1 cup butter
4 medium onion, large dice
2 pound Andouille sausage, casings removed
1 pound lobster meat, cut into 1” pieces (all of the meat taken from said tails above)
1 Tablespoon dried thyme
3 cups premade lobster stock**
1 Tablespoon Kosher salt
1 Teaspoon freshly cracked black pepper
In a large pan or dutch oven over medium heat, melt the butter. Add the onion and cover. Stir occasionally, for about 15 minutes, until the onion is wilted and slightly browned. Remove and place in a large bowl. Add the sausage, cooking and breaking up into bite size pieces with stirring utensil. If you are using precooked Andouille, cut into large dice and cook until browned in a bit more butter (yum). When almost cooked through or fully browned, add the lobster meat. Stir together and cook until the lobster meat is just cooked through. Remove and place in bowl with onions.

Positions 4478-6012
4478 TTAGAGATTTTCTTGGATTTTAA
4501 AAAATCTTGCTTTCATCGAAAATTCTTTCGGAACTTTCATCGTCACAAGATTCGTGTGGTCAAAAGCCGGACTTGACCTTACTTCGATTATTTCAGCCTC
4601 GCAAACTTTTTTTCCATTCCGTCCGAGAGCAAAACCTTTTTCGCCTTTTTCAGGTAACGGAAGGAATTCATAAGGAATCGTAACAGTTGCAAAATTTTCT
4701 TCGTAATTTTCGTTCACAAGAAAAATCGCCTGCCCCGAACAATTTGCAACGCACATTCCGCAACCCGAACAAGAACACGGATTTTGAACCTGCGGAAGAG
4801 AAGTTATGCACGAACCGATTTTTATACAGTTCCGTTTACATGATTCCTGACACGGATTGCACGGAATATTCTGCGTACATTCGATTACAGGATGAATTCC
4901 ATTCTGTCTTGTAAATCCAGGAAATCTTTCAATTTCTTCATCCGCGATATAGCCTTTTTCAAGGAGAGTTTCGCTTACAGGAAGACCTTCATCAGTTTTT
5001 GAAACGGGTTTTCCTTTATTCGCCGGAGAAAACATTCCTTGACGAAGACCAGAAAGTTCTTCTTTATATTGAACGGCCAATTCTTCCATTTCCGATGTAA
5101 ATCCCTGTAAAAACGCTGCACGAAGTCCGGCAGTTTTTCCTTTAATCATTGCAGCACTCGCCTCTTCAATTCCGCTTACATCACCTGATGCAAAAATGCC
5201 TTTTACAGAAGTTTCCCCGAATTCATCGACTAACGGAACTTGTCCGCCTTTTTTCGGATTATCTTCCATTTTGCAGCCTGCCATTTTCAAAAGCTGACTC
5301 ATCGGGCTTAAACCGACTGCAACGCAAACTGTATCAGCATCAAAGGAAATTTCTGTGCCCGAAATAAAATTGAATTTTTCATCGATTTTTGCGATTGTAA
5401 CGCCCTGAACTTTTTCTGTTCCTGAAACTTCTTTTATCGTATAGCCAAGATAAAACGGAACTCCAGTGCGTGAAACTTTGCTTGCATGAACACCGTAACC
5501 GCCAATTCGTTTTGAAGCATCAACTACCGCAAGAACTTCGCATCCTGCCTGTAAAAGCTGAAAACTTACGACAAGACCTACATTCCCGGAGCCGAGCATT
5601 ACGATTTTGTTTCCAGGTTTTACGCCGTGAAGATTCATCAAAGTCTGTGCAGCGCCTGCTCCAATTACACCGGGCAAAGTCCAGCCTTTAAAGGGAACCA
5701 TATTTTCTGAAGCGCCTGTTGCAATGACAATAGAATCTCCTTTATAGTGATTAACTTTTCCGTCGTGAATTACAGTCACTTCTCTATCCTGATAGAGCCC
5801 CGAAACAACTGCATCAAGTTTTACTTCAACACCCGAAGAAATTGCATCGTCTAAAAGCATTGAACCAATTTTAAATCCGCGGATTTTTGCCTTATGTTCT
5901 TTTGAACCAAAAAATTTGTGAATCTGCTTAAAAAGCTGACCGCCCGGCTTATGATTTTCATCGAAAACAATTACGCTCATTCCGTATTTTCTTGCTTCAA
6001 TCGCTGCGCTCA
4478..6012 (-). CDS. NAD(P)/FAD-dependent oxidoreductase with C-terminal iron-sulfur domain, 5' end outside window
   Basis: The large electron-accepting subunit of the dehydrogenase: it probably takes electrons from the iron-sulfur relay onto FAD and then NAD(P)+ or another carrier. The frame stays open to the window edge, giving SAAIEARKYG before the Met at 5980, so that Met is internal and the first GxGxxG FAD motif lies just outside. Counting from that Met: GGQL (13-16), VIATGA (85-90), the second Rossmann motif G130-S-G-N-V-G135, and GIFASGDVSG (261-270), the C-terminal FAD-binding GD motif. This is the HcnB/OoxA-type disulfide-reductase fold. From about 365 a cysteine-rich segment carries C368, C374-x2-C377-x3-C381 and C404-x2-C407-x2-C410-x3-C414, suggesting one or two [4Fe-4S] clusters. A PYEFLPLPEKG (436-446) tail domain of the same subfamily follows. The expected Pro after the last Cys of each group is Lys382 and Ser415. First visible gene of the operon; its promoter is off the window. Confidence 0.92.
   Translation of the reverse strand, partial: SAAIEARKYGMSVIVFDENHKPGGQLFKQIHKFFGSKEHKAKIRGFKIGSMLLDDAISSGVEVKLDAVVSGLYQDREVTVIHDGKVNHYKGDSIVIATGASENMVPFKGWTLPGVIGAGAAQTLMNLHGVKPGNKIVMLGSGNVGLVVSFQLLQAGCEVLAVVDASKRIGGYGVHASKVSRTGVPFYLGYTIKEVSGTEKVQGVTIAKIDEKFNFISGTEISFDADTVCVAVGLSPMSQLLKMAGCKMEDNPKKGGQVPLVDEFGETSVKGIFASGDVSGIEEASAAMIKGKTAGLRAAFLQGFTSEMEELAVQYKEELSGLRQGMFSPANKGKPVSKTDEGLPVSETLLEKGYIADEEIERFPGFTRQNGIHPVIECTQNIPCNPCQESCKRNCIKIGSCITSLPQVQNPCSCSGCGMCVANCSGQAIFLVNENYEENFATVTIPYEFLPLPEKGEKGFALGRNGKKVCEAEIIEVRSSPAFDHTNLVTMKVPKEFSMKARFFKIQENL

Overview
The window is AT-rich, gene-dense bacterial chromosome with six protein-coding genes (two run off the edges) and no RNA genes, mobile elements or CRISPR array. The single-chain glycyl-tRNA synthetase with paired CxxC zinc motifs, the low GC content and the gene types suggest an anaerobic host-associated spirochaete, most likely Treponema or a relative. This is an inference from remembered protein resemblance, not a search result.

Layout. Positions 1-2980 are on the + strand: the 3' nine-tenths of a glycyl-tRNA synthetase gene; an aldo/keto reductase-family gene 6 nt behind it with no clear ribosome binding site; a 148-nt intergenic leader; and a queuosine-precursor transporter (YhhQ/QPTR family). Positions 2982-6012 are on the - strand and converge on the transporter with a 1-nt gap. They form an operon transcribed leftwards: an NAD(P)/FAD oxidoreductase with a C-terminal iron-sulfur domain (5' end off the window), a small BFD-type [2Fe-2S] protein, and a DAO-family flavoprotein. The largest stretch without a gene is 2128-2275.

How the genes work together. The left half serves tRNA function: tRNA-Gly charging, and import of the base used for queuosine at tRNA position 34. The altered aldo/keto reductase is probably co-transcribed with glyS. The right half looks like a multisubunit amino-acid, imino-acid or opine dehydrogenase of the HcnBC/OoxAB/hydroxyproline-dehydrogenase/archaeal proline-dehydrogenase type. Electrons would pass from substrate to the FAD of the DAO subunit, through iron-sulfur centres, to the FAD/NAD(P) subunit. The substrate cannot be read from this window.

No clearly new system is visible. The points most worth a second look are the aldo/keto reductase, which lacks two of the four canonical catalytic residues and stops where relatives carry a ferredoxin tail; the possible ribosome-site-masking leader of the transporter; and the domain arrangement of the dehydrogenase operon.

Stir bread into onion-sausage mixture, toss in time, salt and pepper. Then, 1/2 cup at a time, add the stock and lightly toss with a spoon until it is completely absorbed. Do not add all of the stock at once, nor add all of the stock if the bread won't absorb the last parts. This will create a mushy mess. Lightly pack into 2 greased 9 x 12 baking dishes, or one of those huge aluminum pans (easy clean up!)
Bake for about 45 minutes at 350°F, until the top is browned and crunchy.

 It’s Thanksgiving, baby! Make a lot! This recipe is simply halved for smaller occasions. That means 1 1/2 teaspoon of thyme, for the kitchen math novice.